PCT-Prep: Arran Coastal Way

Being close to only a month a way from starting the PCT, we thought it might be useful to do a shakedown hike, especially so Lucy could try out some of her new gear. Scotland in winter isn’t necessarily the best place to mimic the weather of a hike that starts in a desert, but we found a great trail to walk anyway.

The Isle of Arran is not far off Scotlands west coast, only an hour by ferry from Ardrossan and the Arran Coastal Way circumnavigates it. Arran is Scotlands seventh largest island and has a resident population of 4-5000 people although it certainly becomes much more crowded than that in the summer. Because of its incredible geology and diverse array of ecosystems, the 167 square-mile island is often described as “Scotland in miniature”.


On March 1st we left Glasgow for the ferry and were on the road for 5 minutes before Lucy suggested to check for delays and cancellations. Thankfully so because all departures to Arran were cancelled that day due to a storm hitting the west coast of Scotland. We tried again the next morning, leaving Lucy’s flat at 5:30 AM to catch the ferry at 7. Arriving in the dark, we boarded the boat with our packs filled with our food for the next 4 days.

Lucy waiting for the ferry to Arran.

My resupply was a bit different than normal as I could not find many of my beloved snacks from the AT in the UK grocery stores. Chips Ahoy was replaced with Jaffa Cakes and digestive biscuits, goldfish were non-existent, but I still refused to drink tea; or did I… Thankfully I could still find Poptarts for breakfast since I am maintaining my lifetime boycott of Honey Buns due to overexposure on the AT.

Lucy enjoying a sunny beer break on a swing while drying out gear.

Conveniently, the trail is a loop going around the perimeter of the island so it both starts and ends at the ferry terminal. Simply enough, when we disembarked at the harbor in Brodick, we just started walking. Most resources suggested moving in an anti-clockwise direction sending us first in a northerly direction. The walk began relatively easy as it followed a coastal path out along a beach bringing us past many morning dog walkers.


My concern given my experience with Scotland over the past two years wasn’t if it would rain, but how much it would rain. Surely enough, an hour into our walk as we snaked into a forest and had our first proper ascent, the rain began to fall. Being surrounded by trees on a muddy hill and getting downpoured on induced traumatic flashbacks to the AT. But the rain in Scotland is different, it’s never just a sprinkle, it is generally always the opposite. Donning much heavier waterproofs than the AT we made our way up and out of the forest to the coast where we approached the town of Sannox and were fully exposed to the elements. The nice thing about the weather in the Scottish Isles though is how quickly it changes and we were soon greeted by glints of sunshine through the overcast skies. The temperatures stayed in the forties which normally would have been fine aside from the consistent dampness of well, everything.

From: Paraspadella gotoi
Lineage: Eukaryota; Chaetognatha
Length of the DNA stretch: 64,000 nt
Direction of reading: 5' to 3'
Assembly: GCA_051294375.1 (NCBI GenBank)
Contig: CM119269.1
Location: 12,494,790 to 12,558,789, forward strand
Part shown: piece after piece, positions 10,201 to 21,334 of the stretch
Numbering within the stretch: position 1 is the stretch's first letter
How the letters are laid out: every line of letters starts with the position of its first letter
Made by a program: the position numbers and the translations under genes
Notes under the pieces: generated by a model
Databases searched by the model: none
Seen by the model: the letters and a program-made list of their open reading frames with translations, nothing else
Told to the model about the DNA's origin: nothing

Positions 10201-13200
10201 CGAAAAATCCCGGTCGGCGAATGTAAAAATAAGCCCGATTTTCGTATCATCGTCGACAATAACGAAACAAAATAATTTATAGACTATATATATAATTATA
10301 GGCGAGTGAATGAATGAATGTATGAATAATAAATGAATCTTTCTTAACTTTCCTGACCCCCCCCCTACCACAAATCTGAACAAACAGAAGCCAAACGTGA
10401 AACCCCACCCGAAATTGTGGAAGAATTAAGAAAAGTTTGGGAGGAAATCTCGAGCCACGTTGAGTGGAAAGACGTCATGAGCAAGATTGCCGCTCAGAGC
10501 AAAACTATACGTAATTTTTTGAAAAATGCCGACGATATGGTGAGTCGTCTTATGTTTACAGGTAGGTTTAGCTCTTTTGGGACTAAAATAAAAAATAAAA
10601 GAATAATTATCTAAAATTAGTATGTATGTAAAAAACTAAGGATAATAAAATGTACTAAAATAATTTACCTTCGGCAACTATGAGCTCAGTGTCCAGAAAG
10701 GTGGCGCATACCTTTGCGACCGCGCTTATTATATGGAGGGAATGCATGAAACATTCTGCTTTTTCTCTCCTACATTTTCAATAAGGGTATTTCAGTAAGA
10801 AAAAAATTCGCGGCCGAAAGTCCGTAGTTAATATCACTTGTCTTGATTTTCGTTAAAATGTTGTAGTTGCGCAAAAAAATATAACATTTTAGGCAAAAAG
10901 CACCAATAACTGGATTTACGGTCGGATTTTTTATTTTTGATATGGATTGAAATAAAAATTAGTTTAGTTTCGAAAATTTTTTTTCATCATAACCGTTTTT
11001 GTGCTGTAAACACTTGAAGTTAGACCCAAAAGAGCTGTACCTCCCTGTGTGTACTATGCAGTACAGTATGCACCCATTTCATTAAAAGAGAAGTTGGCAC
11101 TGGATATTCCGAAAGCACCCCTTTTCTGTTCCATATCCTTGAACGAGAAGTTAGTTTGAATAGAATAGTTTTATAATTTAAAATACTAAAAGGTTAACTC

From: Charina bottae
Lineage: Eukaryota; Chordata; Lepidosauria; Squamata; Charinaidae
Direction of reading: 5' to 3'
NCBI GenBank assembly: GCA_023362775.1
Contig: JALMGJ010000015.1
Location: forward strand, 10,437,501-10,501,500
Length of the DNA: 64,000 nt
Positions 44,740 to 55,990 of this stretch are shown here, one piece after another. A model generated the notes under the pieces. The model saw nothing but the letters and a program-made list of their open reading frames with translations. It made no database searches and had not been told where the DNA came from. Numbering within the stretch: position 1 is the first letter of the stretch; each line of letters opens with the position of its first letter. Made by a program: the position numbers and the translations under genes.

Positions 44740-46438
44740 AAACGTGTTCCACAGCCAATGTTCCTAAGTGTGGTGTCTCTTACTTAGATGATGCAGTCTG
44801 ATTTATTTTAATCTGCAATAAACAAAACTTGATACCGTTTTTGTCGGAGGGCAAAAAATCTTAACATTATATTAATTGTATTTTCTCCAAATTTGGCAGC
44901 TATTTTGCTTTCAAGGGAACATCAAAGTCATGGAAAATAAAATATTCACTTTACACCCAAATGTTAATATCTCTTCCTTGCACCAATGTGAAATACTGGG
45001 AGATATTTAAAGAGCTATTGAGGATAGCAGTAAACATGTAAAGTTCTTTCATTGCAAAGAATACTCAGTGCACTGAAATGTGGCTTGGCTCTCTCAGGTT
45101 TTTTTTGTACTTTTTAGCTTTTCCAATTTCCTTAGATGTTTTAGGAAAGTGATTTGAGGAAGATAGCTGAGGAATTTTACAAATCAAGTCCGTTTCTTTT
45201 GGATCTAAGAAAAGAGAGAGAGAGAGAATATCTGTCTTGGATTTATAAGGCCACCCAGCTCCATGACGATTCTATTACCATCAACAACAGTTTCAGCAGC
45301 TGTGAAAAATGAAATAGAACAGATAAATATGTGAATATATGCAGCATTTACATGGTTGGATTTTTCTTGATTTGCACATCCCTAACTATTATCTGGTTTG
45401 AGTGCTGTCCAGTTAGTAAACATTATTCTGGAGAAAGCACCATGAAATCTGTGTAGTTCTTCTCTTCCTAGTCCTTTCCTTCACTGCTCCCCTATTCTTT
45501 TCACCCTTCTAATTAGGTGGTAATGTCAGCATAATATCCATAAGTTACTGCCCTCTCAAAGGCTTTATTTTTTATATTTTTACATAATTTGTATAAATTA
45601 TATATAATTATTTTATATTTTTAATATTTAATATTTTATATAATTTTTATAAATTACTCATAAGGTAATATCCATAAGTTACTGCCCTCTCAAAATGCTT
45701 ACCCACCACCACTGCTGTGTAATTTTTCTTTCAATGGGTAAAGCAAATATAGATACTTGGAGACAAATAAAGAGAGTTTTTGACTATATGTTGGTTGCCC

Water squished up through my shoes with each step creating a group of bubbles on the top of my shoes. We walked below the cliffs on a grassy path that mimicked my shoes as the ground underfoot was saturated from the past several months of rain. It was early on in this hike that I accepted my feet were going to be soaking wet for the next four days and there was no escaping it.

My feet at the end of day 2.

We set sights for the town of Locharanza on the northern tip of Arran as we had high hopes of camping on the outskirts and visiting the pub that evening for a warm fire and a pint. Setting our tent up in a wooded, marshy area we immediately traded shoes for flip flops to air out our incredibly pruned feet. After a mac and cheese dinner we walked a half mile into town where we located the very closed looking pub. We would come to realize over the next several days that like most islands, many pubs, restaurants, and cafes remain closed until the nicer weather and more tourists arrive.


We awoke the next morning just on the threshold of being warm enough. Lucy was first out of the tent and suggested we start packing up quickly as rain looked rather imminent. Not only is Lucy a doctor, I now learned she is a very good weatherwoman as well. The skies emptied almost as soon as we began dismantling the tent, the cold air debilitating our hands while we fumbled with the stakes and clips. Setting up or taking down in the rain will NEVER be a fun experience. But we moved quickly and began our trek around the Northern coast in the pouring rain. We were blessed with the shelter of a public toilet before leaving town where we could finish our breakfast and readjust everything we needed for the 20-mile day ahead. We trudged along while the rain (which eventually turned to hail) bounced forcefully off the pavement on what was unfortunately the longest road walking section of the day. Checking the maps, we noticed a cafe 6-7 miles into the day and put our heads down and walked quickly towards the direction of tea (for Lucy).